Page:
The decision to cease the operation of two experimental missile warning satellites was announced by the US Missile Defense Agency. These satellites, developed by Northrop Grumman Corporation, were launched in 2009. Then it was assumed that they would be in operation for two years, but it turned out that both satellites served for more than ten years.
American columnist Nathan Stroot writes that the Space Tracking and Surveillance System (STSS) satellites were created to track ballistic missiles using special infrared Raytheon sensors at an altitude of 1350 kilometers above the Earth's surface. The received sensing data was transmitted to the missile defense system to intercept missiles. Infrared sensors work 24 hours a day, tracking ballistic missiles around the world.
In 2013, the STSS satellite sent tracking data to a US Navy cruiser. An interceptor was launched from the ship, successfully destroying the ballistic missile. Thus, the system has shown a fairly high degree of efficiency in a critical situation. It would seem that the experiment with missile warning satellites would go on and on, but certain difficulties arose.
The Missile Defense Agency originally requested $ 34,1 million to support the satellite program in its fiscal 2021 budget request. As a cost justification, it was pointed out that satellites continue to provide missile warning and support testing of future missile tracking systems.
But soon the plans for further operation had to be abandoned: the agency's specialists found that outdated control systems and depleted fuel reserves make the further operation of satellites irrational. Moreover, a new constellation of missile attack warning satellites has appeared, which is more modern and technically advanced.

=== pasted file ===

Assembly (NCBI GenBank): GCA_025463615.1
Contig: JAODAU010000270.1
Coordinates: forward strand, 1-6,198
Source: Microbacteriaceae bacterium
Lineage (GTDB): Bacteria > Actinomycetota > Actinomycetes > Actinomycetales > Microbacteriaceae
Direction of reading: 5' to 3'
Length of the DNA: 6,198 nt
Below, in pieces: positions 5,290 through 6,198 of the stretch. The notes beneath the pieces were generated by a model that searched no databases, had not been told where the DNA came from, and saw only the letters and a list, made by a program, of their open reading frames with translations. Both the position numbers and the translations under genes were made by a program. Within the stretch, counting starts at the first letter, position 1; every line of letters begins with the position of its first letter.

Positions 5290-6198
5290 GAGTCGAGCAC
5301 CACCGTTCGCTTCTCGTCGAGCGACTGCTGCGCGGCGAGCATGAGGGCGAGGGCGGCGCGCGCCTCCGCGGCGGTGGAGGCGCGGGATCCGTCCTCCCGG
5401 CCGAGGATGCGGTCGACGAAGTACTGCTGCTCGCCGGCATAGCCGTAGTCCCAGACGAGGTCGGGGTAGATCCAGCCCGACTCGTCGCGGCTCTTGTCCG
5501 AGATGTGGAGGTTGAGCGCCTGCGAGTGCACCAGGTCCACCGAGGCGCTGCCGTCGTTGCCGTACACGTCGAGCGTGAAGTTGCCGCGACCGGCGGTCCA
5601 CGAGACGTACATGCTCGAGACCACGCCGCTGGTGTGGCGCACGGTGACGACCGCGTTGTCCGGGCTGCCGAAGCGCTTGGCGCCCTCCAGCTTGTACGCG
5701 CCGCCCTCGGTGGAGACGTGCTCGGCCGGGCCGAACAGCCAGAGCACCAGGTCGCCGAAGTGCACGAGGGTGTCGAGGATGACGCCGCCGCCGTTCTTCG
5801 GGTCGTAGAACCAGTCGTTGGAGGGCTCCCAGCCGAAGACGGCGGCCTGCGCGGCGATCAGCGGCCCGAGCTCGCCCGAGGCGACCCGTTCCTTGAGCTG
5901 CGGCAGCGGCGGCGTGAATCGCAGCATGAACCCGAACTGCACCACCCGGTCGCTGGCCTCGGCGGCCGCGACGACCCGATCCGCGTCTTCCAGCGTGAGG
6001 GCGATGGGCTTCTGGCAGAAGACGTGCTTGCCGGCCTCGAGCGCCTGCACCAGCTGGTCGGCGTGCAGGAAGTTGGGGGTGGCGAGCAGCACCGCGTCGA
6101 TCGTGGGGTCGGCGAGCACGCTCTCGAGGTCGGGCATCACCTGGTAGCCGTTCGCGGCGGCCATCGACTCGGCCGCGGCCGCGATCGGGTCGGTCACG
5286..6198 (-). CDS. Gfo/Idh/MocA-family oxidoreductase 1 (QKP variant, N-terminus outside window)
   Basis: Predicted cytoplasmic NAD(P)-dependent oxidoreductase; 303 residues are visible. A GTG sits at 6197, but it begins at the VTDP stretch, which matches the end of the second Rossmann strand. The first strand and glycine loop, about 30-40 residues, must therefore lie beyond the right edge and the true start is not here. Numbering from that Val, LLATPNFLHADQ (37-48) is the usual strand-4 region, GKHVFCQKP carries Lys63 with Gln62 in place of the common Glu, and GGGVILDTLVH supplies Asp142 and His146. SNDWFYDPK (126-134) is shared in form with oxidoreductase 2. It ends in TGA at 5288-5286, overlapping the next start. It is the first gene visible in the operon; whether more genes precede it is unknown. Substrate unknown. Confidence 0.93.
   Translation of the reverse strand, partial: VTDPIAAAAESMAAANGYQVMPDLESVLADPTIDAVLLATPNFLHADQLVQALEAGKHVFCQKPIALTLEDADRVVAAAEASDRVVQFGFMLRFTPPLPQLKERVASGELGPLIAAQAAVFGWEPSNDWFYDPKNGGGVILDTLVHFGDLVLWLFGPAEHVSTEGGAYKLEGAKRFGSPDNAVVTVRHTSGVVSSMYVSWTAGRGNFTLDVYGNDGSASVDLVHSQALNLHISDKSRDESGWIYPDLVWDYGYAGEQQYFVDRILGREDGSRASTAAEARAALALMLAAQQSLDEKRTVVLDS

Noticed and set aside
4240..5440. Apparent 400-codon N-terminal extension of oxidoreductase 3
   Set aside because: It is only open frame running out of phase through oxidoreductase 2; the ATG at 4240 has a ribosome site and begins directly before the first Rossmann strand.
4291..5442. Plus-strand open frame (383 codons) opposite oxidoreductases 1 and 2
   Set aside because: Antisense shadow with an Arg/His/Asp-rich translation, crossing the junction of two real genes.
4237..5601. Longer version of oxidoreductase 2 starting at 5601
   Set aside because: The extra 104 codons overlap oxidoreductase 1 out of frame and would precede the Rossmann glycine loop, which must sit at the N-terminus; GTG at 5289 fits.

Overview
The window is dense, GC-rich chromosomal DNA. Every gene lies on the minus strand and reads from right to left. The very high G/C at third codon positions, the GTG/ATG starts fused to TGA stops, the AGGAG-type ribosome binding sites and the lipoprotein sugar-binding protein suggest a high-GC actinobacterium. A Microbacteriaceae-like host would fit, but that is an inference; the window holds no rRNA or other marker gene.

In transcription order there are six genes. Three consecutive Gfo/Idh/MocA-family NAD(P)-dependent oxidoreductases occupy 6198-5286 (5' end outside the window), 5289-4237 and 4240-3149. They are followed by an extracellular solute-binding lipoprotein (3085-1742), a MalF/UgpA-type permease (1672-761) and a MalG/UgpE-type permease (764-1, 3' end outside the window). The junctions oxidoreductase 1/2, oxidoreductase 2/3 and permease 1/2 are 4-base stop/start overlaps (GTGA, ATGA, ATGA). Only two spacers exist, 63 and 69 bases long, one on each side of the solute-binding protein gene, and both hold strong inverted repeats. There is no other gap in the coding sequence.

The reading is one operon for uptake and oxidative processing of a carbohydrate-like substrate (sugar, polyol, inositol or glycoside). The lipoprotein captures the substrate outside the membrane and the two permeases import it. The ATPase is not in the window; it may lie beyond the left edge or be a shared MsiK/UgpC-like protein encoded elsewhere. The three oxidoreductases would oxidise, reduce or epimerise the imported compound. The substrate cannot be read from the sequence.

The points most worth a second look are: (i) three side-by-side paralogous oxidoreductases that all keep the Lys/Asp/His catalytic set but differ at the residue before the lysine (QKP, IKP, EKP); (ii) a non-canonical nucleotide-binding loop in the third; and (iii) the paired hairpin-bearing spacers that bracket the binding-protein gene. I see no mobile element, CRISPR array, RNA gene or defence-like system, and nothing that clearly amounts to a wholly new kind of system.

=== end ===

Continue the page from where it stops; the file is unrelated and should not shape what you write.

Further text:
As a result, on May 11, MDA director John Hill announced the imminent abandonment of experimental satellites, but did not name the exact time for their de-orbiting. Hill only stressed that the satellites will be de-orbited over the next two years, followed by replacement with new vehicles.
At the same time, the US Missile Defense Agency does not abandon the further implementation of the concept of tracking and intercepting missiles using space-based sensors. In collaboration with the Space Development Agency, MDA is working on a hypersonic space tracking sensor to alert the Pentagon of a potential threat from Russian or Chinese hypersonic missiles.
The high speed, maneuverability and low altitude of some modern missiles make them difficult targets for our missile defense systems.
- highlighted in the MDA statement.
In this situation, the agency notes, missile attack warning satellites make it possible to track the missile's path and, accordingly, control emerging missile threats to instantly neutralize them.
In January 2021, the Missile Defense Agency signed contracts with L3Harris corporations - for $ 133 million, and Northrop Grumman - for $ 155 million. Both companies will develop prototypes of new HBTSS missile warning satellites.
It is planned that HBTSS will interact with a group of satellites equipped with SDA infrared sensors, receiving information from them and then broadcasting it directly to the armed forces, which will direct and launch interceptors to destroy enemy missiles. The US Missile Defense Agency estimates that the first SDA satellites will be launched in 2022 and experimental prototypes HBTSS in 2023.